Always come late
If they come at all

And when they arrive
They say they can’t interfere
With domestic affairs
Between a man and his wife
And as they walk out the door
The tears well up in her eyes

Last night I heard the screaming
Then a silence that chilled my soul
I prayed that I was dreaming
When I saw the ambulance in the road

And the policeman said
’I’m here to keep the peace
Will the crowd disperse
I think we all could use some sleep’

Fear ruled my life.  I prayed.  He left me Thanksgiving Day November 2007.  One of my closest girlfriends, (at least I thought she was my friend), blamed me when I told her what happened.  She said I brought it on myself.  In other words the abuse was my fault.  So much for sisterly support.  By the way, she is no longer my friend.  I did get up enough courage to tell her off.

Then there was the incident with a member of the Christian clergy.  I went to this man for pastoral counseling.  Things started off well.  He seemed in the spirit of forgiveness because I had to tell him I was living in sin with my abuser.  He seemed to be rather open minded to this concept.  During the course of the conversation somehow my good looks got into the mix.  He speculated on how much I weighed…..the rest of what he said is buried now, much like my faith in Christian Leadership.  The church which should be a safe haven, a safe harbor, sanctuary is not.

I couldn’t tell Daddy.  Daddy was gone.  Only my Heavenly Father knew the extent of the damage this man inflicted on me.  Since that person left I’ve never again been in a sexual relationship with a man.

Since then I’ve been sexually harassed, verbally threatened and stalked in and outside my workplace by both women and men.  Don’t be fooled women can be sexual perpetrators also.  My sexual orientation was brought into question several times.  Only by the grace of God did I survive the rumors and innuendo.  I’ve also had to endure some pretty horrible commentary about my breasts and behind.  I stopped counting the insults coming from female co-workers.

Those sexual harassment laws or regulations do not work.  They are not enforceable because the victim must show proof.  In other words you need a witness.  As many of you know sexually predators obviously trap you where there can be no witnesses.  They get you alone or call you on the phone.  That’s their M.O.  The only thing that saved me on this job was supervisors and other men of character and integrity who intervened so these guys would not maim or kill me.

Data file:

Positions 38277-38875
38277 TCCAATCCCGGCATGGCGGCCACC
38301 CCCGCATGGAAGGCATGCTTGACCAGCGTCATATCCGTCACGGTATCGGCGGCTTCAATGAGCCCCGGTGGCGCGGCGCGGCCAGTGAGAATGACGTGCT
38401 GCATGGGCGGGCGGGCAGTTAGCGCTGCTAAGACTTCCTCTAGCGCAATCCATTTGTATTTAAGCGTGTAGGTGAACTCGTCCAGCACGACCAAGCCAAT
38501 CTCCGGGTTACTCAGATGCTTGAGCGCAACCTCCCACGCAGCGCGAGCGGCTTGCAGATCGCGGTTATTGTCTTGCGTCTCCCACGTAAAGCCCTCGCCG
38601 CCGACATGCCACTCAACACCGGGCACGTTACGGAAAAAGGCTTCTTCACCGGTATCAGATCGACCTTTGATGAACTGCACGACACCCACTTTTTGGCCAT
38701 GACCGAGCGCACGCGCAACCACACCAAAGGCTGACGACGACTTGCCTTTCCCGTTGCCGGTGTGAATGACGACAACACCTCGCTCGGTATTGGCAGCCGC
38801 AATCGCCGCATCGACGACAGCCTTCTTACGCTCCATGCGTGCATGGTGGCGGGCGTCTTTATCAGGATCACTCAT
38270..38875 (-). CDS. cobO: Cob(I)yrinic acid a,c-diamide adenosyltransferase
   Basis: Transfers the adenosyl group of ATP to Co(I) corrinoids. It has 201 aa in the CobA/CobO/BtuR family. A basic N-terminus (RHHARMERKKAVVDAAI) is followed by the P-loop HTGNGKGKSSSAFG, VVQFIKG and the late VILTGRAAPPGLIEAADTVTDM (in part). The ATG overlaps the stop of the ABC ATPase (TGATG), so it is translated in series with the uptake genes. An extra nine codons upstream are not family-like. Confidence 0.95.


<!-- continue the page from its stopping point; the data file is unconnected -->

One other thing I have in common with Ms. Kogan besides our first names is that we are both small framed short women.  I’m five foot one.  I weigh between 110 and 115 pounds.  Thus like Ms. Kogan I’m a convenient seemingly helpless target for men with twisted sexual psyches.

Domestic violence, sexual abuse and rape of girls and women are condoned by the courts, many cultures, religion and society in general.  Women have been reduced to sex objects via the media and especially through the Internet.

Pills are my next weapon. Pills to go to sleep.  Pills for pain.  Pills that can help me obliterate these horrible scenes replaying in mind on an endless loop.  Pills now flushed down the toilet and thrown away in the trash. Facing the ugliness, guilt and shame of my life.


Writing, photography and creating art are my salvation.  In my poetry I can express everything hidden inside my heart and buried within my soul.

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Thank you and God Bless.

3 thoughts on “Patches of Absolution

  1. DeBorah, you already know not all mankind is like this, so I’m going to say I’m sorry about the proportion that are. No woman deserves the hell of an abusive relationship of violence or of rape.Women deserve respect.
    I’m sorry these things have happened and have soured you towards possible future relationships though I can’t blame you in the least.
    What can we do to turn this around? To educate men that it’s wrong to do this, that women can’t be treated as property? What can happen to make sure the court system takes the problem much more seriously?
    I’m so, so sorry you haven’t had the respect you deserve, but believe me, there is much support out there for you.
    xxx Huge Hugs xxx